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(c) 2010 Christiana Lambert

Nope, I don’t want to return to finals week insanity ever again. Got my fill during my secondary school, college, and graduate school years. Lived through my husband’s graduate school and my kids’ high school ends-of-semesters and didn’t really enjoy them that much more even when someone else got to do the work.

Which is why it’s a blessing to have our kids away at college right now during this high-pressure week. Except . . . our daughter had to come home smack dab in the middle of (well, really at the beginning of) finals week to have a medical exam, too. Yes, timing is everything, but nothing we could say could convince the doctors’ practice that their scheduling was about as bad as it could get for a college student.

So instead of waiting another month to get on the road to healing, Christiana agreed to ramp up her stress during finals week. The university worked to coordinate a new exam schedule for her—not like the original plan for finals at 11:00 a.m. and 6:30 p.m. the first day followed by exams the next day at 7:30 a.m., 9:40 a.m., and 2:00 p.m. made any sense in the first place. Yikes.

On the last day of the semester she put to bed one final and has already received the good news that all went well—no given considering how badly the professor’s teaching and testing styles mismatched with Christiana’s learning and testing styles. This afternoon she takes one test and tomorrow morning she finishes with two others.

But first she had to turn in and be critiqued on her final art project today. Yes, she’s an incredibly talented artist, but not only does she set very high standards for herself, but also she has a teensy bit of a problem with jumping into a project before she’s absorbed all of the instructions.

Combine those approaches with her having a cold while coming home for 42 hours for a very ill-timed trip to do an uncomfortable test and you have a very stressed-out cranky art student—who is likely not going to find my observations very funny right now, but maybe she will change her mind after she recovers from this week. Maybe . . .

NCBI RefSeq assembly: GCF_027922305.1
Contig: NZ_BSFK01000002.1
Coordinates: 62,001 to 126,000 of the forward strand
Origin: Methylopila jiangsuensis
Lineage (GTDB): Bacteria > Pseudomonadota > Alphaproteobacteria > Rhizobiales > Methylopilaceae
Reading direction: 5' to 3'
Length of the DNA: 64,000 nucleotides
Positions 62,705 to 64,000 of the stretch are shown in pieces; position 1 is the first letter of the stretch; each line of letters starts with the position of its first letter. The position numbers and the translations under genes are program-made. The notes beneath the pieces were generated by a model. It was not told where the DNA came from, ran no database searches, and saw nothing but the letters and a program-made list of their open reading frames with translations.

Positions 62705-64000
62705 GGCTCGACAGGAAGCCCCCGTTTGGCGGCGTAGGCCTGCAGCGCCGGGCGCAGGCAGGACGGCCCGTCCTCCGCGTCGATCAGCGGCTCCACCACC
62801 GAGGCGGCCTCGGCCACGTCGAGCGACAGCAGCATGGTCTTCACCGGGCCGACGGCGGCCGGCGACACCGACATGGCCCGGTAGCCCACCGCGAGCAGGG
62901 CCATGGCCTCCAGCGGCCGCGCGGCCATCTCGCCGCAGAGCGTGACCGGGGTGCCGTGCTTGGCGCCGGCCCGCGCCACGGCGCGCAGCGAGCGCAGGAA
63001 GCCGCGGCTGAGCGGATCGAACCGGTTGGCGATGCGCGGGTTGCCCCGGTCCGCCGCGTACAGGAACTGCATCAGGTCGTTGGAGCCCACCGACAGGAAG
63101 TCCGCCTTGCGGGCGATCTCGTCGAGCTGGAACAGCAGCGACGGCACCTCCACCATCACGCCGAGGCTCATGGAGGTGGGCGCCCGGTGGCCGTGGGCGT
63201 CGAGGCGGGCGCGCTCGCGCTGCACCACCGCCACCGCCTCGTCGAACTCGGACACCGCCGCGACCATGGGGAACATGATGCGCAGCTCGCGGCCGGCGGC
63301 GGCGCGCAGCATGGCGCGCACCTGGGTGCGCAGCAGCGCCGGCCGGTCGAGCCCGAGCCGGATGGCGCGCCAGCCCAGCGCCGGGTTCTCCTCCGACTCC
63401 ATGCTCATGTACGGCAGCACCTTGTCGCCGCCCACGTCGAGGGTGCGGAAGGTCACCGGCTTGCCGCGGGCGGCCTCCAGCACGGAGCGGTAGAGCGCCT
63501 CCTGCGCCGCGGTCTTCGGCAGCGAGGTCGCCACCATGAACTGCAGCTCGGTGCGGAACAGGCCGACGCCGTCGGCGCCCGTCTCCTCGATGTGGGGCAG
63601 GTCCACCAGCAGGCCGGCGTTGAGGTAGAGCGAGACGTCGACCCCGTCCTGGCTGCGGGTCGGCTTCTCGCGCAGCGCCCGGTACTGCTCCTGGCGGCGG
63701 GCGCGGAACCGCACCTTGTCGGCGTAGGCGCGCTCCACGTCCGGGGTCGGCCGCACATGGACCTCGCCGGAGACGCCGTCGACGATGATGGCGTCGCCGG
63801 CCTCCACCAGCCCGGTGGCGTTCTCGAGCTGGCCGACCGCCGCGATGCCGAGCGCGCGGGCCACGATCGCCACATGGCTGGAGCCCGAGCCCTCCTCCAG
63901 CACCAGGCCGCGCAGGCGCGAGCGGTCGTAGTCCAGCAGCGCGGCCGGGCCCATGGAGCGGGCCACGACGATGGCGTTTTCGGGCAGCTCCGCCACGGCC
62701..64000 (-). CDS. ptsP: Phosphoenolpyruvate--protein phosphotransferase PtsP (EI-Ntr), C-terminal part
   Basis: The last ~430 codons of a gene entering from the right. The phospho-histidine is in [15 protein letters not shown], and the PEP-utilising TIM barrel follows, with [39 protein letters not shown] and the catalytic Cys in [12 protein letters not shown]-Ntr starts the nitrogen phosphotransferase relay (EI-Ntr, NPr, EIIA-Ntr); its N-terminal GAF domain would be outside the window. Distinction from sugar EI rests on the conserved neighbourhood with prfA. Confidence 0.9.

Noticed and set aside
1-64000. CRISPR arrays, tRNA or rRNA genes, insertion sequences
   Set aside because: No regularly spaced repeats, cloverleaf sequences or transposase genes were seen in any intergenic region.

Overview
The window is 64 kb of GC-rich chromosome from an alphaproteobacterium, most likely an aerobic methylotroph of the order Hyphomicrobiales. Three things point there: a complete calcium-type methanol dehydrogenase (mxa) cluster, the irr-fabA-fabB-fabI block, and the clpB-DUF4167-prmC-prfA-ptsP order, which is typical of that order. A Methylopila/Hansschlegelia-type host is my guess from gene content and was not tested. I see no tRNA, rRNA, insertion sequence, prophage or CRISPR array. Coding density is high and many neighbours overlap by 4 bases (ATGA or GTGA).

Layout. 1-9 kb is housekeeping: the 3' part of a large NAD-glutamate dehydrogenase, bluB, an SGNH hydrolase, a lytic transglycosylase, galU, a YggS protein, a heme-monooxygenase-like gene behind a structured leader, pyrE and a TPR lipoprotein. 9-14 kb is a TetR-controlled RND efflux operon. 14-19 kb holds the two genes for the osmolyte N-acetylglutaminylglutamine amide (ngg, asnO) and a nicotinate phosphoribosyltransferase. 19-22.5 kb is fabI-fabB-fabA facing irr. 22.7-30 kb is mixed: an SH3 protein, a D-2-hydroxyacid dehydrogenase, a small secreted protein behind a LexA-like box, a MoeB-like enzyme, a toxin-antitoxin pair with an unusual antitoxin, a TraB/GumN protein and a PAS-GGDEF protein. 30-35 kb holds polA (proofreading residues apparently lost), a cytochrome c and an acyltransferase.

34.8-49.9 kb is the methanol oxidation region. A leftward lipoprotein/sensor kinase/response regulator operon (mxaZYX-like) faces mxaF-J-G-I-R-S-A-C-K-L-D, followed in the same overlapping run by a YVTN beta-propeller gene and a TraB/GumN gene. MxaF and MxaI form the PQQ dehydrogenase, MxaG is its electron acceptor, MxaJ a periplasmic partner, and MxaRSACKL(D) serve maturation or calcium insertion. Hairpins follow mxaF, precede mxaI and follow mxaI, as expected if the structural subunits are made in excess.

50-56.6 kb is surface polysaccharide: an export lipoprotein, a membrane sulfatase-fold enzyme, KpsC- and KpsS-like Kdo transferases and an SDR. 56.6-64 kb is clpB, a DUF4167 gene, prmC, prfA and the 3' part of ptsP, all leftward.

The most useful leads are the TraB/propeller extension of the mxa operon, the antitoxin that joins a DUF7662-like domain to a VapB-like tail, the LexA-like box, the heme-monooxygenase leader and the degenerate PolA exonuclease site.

To complete studies in any areas of academic concentration often requires most of us to take a few courses that do not reflect our passions. Christiana can draw realistically, but she prefers a freer rein for her imagination. Usually, you can’t ride that particular horse in figure drawing class. She was just excited that this final project, for once, allowed a little fantasy: drawing an animal’s head on top of a human’s body.

The problem? The human body needed to be unclothed, just as in all the other assignments. She had a couple choices: she could either go to an optional class session where a model would be provided or she could find her own model. Snicker, right? But would our artist take the easy out? No, because then her work would be too similar to the other classmates’ work. Yes, sometimes her pursuit for artistic uniqueness puts her in challenging situations.

Let’s just say she got a certain nameless person to pose partially clad—and figured she’d just imagine the rest since she’d been drawing nudes all semester—except a lot depends on the angle you’re observing.

After staring at her reference textbook and only coming up with one realistic-looking side for the animal/woman, she was about to give up. No, she wasn’t ready to allow any more real-life models to help out, especially a certain (cringe-worthy) close relative. So I ran back and forth to the mirror several times, observed what I could, and then came back to describe and/or critique her version. Good thing I am a wordsmith!

Yes, I think she may have pulled it off, or at least as well as she could at that point. Oh, this kind of stress did not add to her pre-procedure mood, but thank goodness the procedure meds improved her attitude considerably, at least for an hour or so post-op.

Several hours after her medical procedure, she finished the other details for the project, applied the fixative, and put away the animal/woman.

That’s all the finals-related stress I needed. Thank goodness the doctors got the medical pictures they needed and she finished her drawing in time to rest overnight—before heading back to the insanity that is finals week.